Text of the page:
Unless you are lucky enough to see it in bloom, you might never notice the Cushenbury milk-vetch. Its slender, silvery-white stems lie flat to the ground, and its delicate pink-purple flowers emerge for just a few months. The Cushenbury milk-vetch is no soaring California condor or howling gray wolf, but it too has barely dodged extinction because it is protected by one of America's bedrock environmental laws: the federal Endangered Species Act.
But now those protections are about to be weakened by the Bush administration -- not just for the milk-vetch but for each of the nearly 2,000 animals and plants protected by the Endangered Species Act -- and it is up to Congress to stop it.
The core of the act's safety net is the requirement that, before any federal agency (such as the U.S. Forest Service or the Department of Transportation) can take an action that may affect protected species, it must first consult with federal wildlife scientists to ensure that its action will not negatively affect them. This "consultation" requirement is widely regarded as the statute's most effective conservation tool.
Last month, the outgoing Bush administration proposed drastically altering that requirement. So instead of being required to consult with independent scientists at the U.S. Fish and Wildlife Service or the National Marine Fisheries Service, federal agencies would be allowed to consult with themselves. Under such "self-consultations," agencies could decide, entirely on their own, that their actions would not have any negative effects on protected wildlife.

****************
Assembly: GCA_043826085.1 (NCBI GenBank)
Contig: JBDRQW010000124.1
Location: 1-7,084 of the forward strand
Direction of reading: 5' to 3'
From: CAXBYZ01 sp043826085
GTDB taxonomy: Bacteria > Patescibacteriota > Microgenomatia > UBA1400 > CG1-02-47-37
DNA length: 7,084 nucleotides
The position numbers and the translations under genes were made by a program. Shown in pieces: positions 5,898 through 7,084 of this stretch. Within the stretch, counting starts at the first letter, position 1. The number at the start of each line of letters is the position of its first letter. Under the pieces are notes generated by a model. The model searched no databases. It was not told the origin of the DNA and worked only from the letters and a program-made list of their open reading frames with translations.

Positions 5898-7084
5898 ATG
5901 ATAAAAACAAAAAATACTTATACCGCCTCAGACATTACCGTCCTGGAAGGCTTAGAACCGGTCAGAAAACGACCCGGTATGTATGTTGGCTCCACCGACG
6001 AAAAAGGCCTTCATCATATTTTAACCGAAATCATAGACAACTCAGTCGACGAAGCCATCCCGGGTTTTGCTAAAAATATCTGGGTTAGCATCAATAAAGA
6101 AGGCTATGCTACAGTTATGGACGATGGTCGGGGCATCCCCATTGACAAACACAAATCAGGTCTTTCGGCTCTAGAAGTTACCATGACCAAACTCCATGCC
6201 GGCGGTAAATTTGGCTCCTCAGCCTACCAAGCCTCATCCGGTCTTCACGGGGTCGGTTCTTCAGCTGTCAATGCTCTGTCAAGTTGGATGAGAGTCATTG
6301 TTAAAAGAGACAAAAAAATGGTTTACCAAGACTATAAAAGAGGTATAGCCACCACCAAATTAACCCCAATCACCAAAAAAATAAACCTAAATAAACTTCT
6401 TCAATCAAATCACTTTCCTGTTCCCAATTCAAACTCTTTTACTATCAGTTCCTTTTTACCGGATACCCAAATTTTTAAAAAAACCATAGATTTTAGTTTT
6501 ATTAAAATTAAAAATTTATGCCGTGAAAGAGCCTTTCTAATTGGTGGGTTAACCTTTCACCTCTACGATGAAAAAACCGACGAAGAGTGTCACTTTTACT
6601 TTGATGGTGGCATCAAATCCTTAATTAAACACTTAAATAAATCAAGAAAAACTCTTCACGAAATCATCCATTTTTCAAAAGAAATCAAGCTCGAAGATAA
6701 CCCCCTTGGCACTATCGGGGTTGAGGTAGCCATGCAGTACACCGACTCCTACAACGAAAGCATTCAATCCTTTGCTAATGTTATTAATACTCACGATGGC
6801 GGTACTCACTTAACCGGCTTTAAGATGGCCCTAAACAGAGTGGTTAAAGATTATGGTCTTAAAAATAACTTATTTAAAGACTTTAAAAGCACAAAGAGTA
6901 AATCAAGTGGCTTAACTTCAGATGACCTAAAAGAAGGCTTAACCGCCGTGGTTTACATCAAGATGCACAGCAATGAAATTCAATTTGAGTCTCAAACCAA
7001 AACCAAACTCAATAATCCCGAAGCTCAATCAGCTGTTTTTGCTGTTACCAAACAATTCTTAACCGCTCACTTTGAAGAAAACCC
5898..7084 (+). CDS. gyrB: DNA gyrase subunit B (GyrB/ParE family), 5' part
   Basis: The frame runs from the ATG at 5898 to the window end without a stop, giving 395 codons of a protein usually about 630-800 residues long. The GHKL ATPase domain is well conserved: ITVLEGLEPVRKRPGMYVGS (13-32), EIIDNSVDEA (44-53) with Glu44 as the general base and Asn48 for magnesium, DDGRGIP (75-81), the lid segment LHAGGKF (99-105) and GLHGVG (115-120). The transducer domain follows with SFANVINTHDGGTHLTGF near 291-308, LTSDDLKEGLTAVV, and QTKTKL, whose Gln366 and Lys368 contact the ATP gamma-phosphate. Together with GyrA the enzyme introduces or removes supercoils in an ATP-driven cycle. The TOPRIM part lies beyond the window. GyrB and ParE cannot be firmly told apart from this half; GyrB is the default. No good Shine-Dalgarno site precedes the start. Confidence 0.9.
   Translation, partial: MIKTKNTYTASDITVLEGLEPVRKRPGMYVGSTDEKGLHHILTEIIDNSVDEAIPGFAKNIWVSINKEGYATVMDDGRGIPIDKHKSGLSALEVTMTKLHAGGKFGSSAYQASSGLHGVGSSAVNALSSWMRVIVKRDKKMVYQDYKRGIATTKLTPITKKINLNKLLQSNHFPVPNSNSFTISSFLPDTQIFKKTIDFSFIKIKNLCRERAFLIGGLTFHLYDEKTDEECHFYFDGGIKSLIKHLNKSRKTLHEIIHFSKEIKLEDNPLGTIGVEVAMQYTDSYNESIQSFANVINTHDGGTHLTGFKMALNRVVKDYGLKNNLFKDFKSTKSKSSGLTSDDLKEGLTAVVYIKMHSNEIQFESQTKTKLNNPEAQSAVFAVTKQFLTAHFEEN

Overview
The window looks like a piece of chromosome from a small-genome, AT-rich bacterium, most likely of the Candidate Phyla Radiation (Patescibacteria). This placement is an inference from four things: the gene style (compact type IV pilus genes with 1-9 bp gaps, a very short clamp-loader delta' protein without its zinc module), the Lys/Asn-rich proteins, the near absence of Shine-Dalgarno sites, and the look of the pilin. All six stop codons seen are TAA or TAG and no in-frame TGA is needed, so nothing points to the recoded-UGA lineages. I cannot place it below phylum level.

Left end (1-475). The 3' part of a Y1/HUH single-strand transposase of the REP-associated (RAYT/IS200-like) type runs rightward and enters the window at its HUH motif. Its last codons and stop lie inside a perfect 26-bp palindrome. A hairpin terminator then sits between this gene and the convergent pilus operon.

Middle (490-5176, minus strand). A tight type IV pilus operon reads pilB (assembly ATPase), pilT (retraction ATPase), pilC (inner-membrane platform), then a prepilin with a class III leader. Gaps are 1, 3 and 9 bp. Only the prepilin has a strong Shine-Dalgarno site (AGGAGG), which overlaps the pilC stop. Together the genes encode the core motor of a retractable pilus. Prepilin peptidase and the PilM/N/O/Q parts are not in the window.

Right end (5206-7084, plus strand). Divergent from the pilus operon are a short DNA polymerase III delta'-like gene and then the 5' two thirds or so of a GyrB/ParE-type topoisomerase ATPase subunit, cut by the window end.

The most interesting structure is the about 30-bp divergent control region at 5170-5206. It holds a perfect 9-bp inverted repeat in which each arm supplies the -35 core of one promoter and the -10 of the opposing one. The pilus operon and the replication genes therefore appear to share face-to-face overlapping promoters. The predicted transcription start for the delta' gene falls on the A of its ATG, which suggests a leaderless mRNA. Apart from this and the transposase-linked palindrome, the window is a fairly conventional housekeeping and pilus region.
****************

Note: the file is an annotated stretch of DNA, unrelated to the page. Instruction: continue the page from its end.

Which brings me back to the humble milk-vetch, almost 90% of whose habitat is located on federal land in the San Bernardino Mountains. Self-consultations have been tried before, by the very agencies that the milk-vetch depends on for its survival: the Bureau of Land Management and the U.S. Forest Service.
In 2003, those two agencies entered into an agreement that allowed them to skip independent scientific reviews under the Endangered Species Act and "self-consult on many projects," such as "mechanical thinning" of forests. The results? According to a review by the departments of the Interior and Commerce, when left to their own devices, the Forest Service and BLM made the wrong call 62% of the time.
This should come as no surprise. Federal agencies' missions don't always include protecting wildlife. The Bureau of Reclamation is about moving and storing water, the Army Corps of Engineers likes to build things, and the U.S. Forest Service likes to cut down trees. Of course these agencies are going to be biased in favor of projects that further those core missions. They don't have -- and shouldn't be expected to have -- the expertise or the incentive to fairly assess the effects of their activities on endangered wildlife.
And it's not just wildlife on federal lands that would be hurt by these changes. Protections would drop for many animals, from endangered whales harassed by loud Navy sonar exercises off the coasts of California and Hawaii to endangered fish in Midwestern streams crossed by heavy crude-oil pipelines.
The Bush administration is trying to rush the changes through the regulatory process, originally allowing a mere 30 days for public comment and holding no hearings whatsoever. Because of a public outcry, the comment period has been extended to 60 days, to Oct. 14, which is still inadequate, and the administration is still refusing to hold any hearings.
The public deserves better. After all, animals as diverse as threatened migratory birds in Alaska to endangered panthers in Florida are affected.
It is time for Congress to act. The executive branch can change Endangered Species Act regulations without congressional approval, but such changes require money to process, finalize and implement. Congress should cut off those funds until the next president is inaugurated.
Regardless of who wins the election, the Endangered Species Act deserves better than the bum's rush that the Bush administration is giving it.